Termites

— Written By and last updated by
en Español

El inglés es el idioma de control de esta página. En la medida en que haya algún conflicto entre la traducción al inglés y la traducción, el inglés prevalece.

Al hacer clic en el enlace de traducción se activa un servicio de traducción gratuito para convertir la página al español. Al igual que con cualquier traducción por Internet, la conversión no es sensible al contexto y puede que no traduzca el texto en su significado original. NC State Extension no garantiza la exactitud del texto traducido. Por favor, tenga en cuenta que algunas aplicaciones y/o servicios pueden no funcionar como se espera cuando se traducen.

English is the controlling language of this page. To the extent there is any conflict between the English text and the translation, English controls.

Clicking on the translation link activates a free translation service to convert the page to Spanish. As with any Internet translation, the conversion is not context-sensitive and may not translate the text to its original meaning. NC State Extension does not guarantee the accuracy of the translated text. Please note that some applications and/or services may not function as expected when translated.

Collapse ▲
Subterranean termite workers.

Subterranean termite workers.
Clemson University – USDA Cooperative Extension Slide Series, Bugwood

With April’s warming weather, and rain showers, we will likely be seeing an increase in termite swarming. Termite swarmers are dark in color and have wings, often being confused with flying ants.

Termites typically swarm during the daytime. They appear suddenly and may be around for several hours and then suddenly disappear.

Very often, the only sign of their activity are their shed wings scattered about the area. If swarmers are seen outdoors, take it as nature’s way of reminding you that termites live all around us. BUT, that does not mean they’re necessarily invading our homes. Consider contacting a pest management professional to inspect your home to look for any other sign of termite activity. This can be particularly helpful if your home has not been treated or inspected for more than 8-10 years. If termites swarm inside your home, then that is nature’s way of telling you that you’re likely now hosting a family of several thousand termites. If you have a termite contract, contact the pest management company immediately and arrange for an inspection.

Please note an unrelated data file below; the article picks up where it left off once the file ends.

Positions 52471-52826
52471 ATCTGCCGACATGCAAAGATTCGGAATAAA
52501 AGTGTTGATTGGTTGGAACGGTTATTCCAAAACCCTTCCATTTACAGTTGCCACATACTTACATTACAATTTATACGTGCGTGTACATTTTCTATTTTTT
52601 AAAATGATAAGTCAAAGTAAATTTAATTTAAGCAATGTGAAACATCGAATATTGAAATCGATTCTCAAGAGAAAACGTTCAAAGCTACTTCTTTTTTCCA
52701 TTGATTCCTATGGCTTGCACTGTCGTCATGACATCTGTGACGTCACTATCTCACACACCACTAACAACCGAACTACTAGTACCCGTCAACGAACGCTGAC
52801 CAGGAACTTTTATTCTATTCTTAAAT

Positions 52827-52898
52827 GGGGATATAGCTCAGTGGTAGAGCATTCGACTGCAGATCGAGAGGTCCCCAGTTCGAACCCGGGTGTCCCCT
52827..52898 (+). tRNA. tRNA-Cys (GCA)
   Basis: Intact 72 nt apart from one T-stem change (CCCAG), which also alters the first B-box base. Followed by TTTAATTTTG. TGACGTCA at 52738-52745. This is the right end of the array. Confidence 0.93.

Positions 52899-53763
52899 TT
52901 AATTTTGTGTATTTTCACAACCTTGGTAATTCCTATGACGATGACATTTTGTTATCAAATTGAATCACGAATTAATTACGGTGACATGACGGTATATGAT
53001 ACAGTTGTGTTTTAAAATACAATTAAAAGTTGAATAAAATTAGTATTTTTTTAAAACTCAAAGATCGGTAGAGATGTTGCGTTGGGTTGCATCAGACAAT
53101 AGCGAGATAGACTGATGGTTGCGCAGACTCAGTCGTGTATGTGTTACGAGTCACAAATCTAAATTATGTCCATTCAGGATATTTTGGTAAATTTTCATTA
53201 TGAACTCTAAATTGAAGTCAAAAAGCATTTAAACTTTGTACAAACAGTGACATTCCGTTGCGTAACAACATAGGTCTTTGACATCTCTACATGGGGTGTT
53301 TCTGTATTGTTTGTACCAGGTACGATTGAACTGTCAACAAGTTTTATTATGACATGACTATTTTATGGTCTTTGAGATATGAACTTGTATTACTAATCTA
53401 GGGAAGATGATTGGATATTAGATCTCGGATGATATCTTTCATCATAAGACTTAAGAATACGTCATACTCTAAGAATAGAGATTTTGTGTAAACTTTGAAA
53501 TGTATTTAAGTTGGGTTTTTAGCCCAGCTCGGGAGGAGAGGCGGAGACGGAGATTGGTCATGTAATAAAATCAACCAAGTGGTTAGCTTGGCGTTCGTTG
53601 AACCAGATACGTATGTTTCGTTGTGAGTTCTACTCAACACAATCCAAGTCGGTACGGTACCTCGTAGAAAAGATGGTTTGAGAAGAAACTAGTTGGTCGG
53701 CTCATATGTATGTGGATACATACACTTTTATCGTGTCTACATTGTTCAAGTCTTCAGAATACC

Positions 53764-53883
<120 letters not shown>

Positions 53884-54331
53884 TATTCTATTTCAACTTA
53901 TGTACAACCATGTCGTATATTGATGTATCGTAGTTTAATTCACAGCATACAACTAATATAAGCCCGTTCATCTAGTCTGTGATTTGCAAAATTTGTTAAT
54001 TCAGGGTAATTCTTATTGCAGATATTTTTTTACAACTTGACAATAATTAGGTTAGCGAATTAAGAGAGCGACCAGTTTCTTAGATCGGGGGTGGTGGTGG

If you don’t have a contract, it is best to contact 2-3 companies and have them inspect your home and give you an assessment of any problems and how they propose treating it. This is an instance where “do-it-yourself” is probably not a good choice. Termite treatments include the use of a liquid insecticide applied to the soil and/or the use of an in-ground termite baiting system. The choice of treatment may be a matter of your preference or dictated somewhat by the type of construction of your house (e.g., crawlspace, slab, or basement). One type of treatment is not recommended over another. The major piece of advice for you to follow – take your time and compare the treatment proposals in terms of the method of treatment, cost of the treatment, and terms of the warranty provided. Most contracts are renewed annually and come with an annual fee that varies in price based on the type of treatment you have. 

Termites are not going to cause significant damage in the 7-10 days that you might use to make your decision on how best to protect your home. In many cases, the company may have to schedule you 1-2 weeks out anyway as they get busy at this time of year. If you have questions about termites, give me a call at 704-283-3729 or email at dddillio@ncsu.edu.